The European GNSS Agency (GSA) has published a White Paper on “Power-efficient positioning for the Internet of Things,” providing an overview of GNSS technologies that are relevant for low-power IoT applications, including those that require hybridization with other connectivity solutions.
Billions of Internet-connected devices are capable of sensing, communicating, interacting, computing and actuating. By 2022 it is estimated that around 18 billion out of 29 billion connected devices will be related to the IoT. Many applications require or benefit from knowing the location of an individual device. In this context, the White Paper looks at how GNSS-based positioning for the IoT can be made more power-efficient, to meet the needs of this growing market.
GNSS is a viable solution for tracking objects in the IoT world. However, the power consumed by positioning is an important concern. Two basic approaches have emerged to optimize consumption: transmission of pseudoranges for remote position determination, and snapshot techniques. In the former, the power consumption related to determining position is saved by transmitting the measurements to an external facility with no power restrictions. In the latter, the GNSS receiver is only activated for short periods to determine the position.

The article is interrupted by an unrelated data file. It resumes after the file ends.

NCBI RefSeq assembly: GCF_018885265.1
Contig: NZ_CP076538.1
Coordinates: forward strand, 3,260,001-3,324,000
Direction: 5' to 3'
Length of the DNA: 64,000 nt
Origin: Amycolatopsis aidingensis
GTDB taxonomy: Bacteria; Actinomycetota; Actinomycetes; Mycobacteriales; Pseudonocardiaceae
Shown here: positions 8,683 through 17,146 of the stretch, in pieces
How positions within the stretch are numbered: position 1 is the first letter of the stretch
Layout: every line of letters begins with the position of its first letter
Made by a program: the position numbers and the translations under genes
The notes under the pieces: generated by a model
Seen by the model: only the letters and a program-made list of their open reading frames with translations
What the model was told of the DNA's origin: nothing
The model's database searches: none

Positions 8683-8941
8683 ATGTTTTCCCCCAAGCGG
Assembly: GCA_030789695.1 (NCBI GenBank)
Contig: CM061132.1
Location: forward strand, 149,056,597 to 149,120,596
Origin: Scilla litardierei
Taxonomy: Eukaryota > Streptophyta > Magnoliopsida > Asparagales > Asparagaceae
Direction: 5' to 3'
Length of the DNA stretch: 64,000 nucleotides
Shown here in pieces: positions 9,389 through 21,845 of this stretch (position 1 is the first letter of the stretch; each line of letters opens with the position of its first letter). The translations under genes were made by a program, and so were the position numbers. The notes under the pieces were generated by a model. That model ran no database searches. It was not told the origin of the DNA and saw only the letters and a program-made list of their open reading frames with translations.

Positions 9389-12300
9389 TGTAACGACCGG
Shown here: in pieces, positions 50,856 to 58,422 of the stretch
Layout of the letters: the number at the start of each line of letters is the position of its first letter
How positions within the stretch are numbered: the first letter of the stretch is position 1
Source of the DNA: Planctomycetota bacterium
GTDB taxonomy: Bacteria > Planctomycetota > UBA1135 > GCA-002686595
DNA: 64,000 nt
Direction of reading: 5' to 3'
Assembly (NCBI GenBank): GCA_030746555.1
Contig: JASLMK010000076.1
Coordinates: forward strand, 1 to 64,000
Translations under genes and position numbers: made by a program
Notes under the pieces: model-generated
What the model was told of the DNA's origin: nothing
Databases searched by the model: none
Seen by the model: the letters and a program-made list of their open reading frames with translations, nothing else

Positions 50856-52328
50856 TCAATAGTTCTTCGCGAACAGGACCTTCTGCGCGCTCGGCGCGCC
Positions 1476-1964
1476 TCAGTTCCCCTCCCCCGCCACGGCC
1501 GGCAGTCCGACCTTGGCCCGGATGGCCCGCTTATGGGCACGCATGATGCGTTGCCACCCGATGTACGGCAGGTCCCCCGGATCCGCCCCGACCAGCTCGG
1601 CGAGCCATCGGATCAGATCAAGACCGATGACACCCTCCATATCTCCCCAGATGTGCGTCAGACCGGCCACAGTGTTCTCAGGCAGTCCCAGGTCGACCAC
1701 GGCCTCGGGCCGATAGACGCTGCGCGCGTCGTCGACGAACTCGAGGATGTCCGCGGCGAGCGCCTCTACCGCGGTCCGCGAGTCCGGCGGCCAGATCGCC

Combining both approaches will decrease the power consumption even further but, ultimately, the optimal solution will depend on the application in question. “Numerous factors play a role including target accuracy, selected LPWAN, desired battery life, ease of integration, and hardware and implementation cost,” according to the report.
The White Paper also advises applications that require a position accuracy of one meter or less to use a multi-constellation, multi-frequency receiver. “However, as most low-power IoT applications prioritize extending battery life, a multi-constellation single-frequency receiver is sufficient when positioning accuracy of multiple meters is acceptable,” it notes.
The report also states that, when deciding on an energy-efficient GNSS technique, the choice of the terrestrial network limits the possible options, as most solutions rely on external data to determine the position via GNSS.